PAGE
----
6% Cash Back on Groceries Again? Year 2 Results are in

2013 was my second full year of using the Blue Cash Preferred® Card from American Express as my primary card of choice for supermarket purchases. In my first full year of usage, I was able to achieve the maximum 6% cash back rewards. Could I duplicate this feat in year two?

The results are in, and since I’ve hyped this card a lot in the past, I wanted to share them with you.

It was another successful year of getting the maximum 6% cash back reward on my largest expense category – groceries.

In reviewing my year end spend analysis within my account, I was able to isolate that I spent $6,100 on supermarket (Trader Joe’s, Whole Foods, Kroger, and Meijer) purchases. My wife and I spend less than the average 2-person household on grocery items, for comparison. If you’re in a one-person household, I provide an analysis later in this post on whether this card will pay off for you.

The Blue Preferred Card caps your 6% cash back on the supermarket category at $6,000 in spend ($360 cash back). Every dollar spent beyond that threshold receives 1% cash back.

Here’s how my monthly cash back earnings charted out for me over the course of the year:

grocery rewards card comparison

I’m nothing, if not consistent, I suppose.

This screenshot, includes non-supermarket purchases as well. Outside of the 6% cash back at US supermarkets, this card also has 3% cash back at US gas stations, 3% at select US department stores, and 1% cash back on other purchases. So some of that (although not too much) is in the chart as well.

Updated Perks for New Cardmembers

Outside of the hefty ongoing cash back rewards in categories that don’t change, the Blue Cash Preferred Card also has an updated perk for new cardholders. You can get $150 back after you spend $1,000 on purchases on your new Card in your first 3 months. You will receive $150 back in the form of a statement credit.

Does the Blue Cash Preferred Card Make Sense for you?

It is worth noting that this card has a $75 annual fee.

Because of that, the Blue Cash Preferred card might not make the most sense for 1-person households that don’t spend nearly as much on groceries as 2+ member households do. If that more accurately describes your household, the Blue Cash Preferred Card has a sister card with no annual fee (and lower cash back rewards) – the Blue Cash Everyday® Card.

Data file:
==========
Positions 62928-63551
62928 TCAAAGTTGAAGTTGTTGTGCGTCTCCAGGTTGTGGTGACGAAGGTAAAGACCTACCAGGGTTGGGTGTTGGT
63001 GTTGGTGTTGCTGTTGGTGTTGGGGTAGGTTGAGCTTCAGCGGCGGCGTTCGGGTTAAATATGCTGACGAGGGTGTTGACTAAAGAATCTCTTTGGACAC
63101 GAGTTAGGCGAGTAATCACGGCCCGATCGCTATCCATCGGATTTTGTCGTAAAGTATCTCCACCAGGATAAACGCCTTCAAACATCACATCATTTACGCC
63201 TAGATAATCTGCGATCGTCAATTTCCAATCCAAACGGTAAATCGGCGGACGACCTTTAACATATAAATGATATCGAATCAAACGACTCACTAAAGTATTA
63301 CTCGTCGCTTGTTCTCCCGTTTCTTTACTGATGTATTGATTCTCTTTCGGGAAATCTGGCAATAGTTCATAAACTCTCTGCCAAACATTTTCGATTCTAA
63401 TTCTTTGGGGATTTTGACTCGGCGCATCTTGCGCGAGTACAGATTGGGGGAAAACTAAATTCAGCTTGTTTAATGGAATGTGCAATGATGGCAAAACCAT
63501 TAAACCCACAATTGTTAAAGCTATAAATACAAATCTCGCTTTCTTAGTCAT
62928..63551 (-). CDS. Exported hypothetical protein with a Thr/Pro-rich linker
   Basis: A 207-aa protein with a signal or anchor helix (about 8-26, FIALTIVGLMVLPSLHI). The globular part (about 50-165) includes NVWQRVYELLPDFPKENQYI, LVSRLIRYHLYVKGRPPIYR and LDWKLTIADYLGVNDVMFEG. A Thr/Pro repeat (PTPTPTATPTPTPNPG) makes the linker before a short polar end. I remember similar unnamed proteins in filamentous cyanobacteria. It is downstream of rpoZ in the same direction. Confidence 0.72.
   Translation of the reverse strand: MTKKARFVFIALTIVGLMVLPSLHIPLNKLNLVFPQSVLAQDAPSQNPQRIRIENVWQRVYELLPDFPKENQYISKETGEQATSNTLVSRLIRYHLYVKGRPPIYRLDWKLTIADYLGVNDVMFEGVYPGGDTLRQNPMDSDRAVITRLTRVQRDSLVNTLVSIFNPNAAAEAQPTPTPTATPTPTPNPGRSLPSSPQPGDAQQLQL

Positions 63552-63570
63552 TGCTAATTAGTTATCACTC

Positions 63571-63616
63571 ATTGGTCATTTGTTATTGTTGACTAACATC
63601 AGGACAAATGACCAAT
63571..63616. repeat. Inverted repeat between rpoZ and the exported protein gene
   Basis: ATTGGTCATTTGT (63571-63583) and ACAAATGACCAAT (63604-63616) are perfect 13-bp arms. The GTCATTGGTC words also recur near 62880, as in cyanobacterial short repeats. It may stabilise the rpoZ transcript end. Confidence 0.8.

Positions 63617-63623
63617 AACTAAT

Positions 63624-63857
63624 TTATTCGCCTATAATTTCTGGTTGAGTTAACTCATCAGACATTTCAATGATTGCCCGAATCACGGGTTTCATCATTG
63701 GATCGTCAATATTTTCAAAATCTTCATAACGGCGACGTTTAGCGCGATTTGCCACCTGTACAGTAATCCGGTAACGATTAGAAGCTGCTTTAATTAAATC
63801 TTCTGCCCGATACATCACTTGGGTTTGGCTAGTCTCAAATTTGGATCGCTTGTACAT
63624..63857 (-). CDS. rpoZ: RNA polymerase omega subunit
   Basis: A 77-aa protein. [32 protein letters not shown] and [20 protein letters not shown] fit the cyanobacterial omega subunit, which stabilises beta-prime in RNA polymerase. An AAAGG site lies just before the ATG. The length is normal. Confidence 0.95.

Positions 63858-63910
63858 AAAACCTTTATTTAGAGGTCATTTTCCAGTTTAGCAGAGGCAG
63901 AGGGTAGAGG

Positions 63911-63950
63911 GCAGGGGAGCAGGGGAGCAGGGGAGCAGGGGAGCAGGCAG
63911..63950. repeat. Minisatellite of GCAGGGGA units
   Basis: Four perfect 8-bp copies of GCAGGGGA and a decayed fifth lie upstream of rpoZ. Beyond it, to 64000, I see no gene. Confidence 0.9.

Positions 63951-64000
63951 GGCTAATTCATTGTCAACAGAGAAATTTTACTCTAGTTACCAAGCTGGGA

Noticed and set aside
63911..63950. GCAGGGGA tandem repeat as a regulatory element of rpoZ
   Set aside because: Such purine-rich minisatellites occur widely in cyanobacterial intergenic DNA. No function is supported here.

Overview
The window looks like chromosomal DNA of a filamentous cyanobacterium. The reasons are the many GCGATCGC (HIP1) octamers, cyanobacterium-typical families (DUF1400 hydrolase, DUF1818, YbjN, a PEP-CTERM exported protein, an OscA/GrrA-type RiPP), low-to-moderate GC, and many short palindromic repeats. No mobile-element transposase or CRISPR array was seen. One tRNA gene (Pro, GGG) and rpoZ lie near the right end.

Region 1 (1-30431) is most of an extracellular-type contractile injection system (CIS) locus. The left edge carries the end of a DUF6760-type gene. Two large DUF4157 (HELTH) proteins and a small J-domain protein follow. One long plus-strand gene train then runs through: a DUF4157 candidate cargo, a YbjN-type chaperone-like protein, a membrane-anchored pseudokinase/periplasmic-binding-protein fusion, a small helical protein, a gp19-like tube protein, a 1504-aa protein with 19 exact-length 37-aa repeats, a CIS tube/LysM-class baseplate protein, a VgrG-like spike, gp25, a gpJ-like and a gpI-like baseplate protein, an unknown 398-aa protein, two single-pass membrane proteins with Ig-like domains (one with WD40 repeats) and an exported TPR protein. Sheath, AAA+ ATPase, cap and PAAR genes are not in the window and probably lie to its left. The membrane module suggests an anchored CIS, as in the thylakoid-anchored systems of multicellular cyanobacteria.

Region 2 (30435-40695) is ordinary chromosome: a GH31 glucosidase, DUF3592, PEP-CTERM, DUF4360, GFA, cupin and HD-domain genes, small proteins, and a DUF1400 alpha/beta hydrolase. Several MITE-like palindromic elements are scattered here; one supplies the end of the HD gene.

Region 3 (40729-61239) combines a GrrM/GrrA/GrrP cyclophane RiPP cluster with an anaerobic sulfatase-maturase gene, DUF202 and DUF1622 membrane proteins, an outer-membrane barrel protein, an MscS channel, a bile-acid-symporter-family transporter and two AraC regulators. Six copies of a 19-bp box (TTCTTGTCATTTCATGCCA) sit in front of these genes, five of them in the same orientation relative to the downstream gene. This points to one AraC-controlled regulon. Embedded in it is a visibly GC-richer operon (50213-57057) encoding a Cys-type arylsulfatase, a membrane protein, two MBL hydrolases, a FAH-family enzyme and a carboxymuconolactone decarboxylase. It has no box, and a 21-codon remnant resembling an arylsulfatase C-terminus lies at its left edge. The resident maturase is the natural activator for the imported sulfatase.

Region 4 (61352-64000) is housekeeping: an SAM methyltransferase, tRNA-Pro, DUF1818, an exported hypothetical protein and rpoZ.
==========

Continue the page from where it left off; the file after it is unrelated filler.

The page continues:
Last year, I did a Blue Preferred vs. Blue Everyday cash back comparison to a typical common no-annual-fee/1% cash back card on $6,000 in supermarket purchases. Here is what I found:

Blue Preferred:

  • year 1: $360 cash back ($6,000 @ 6%) + $150 bonus – $75 annual fee = $435
  • subsequent years: $360 cash back – $75 annual fee = $285

Blue Everyday:

  • year 1: $180 cash back ($6,000 @ 3%) + $100 bonus = $280
  • subsequent years: $180 cash back = $180

1% Cash Back card:

  • year 1: $60 cash back ($6,000 @ 1%) = $60
  • subsequent years: $60 cash back = $60

In this scenario, the Blue Cash Everyday Card triples and the Blue Cash Preferred Card more than quadruples the cash back on supermarket purchases versus a 1% card, even after the annual fee is factored in. If you make department store or gas station purchases, the comparative cash back rewards could be even higher.

If you don’t have either card, and you responsibly pay off your full credit card balances each month, what are you waiting for?

Related Posts:

Disclosure: This content is not provided or commissioned by American Express. Any opinions, analyses, reviews or evaluations provided here are mine alone, and have not been reviewed, approved or otherwise endorsed by American Express. This site may be compensated through Advertiser affiliate programs. I am legitimately an American Express cardholder, as highlighted in this post.


  1. Aurelius
  2. Tom
  3. Joe
      • Brian
  4. Deke
    • Kevin Smith
  5. Tim
  6. RNT
  7. Steve
  8. Jake
  9. Ben

Leave a Reply

Join 10,000+ wealth builders. Get posts emailed to you, for free.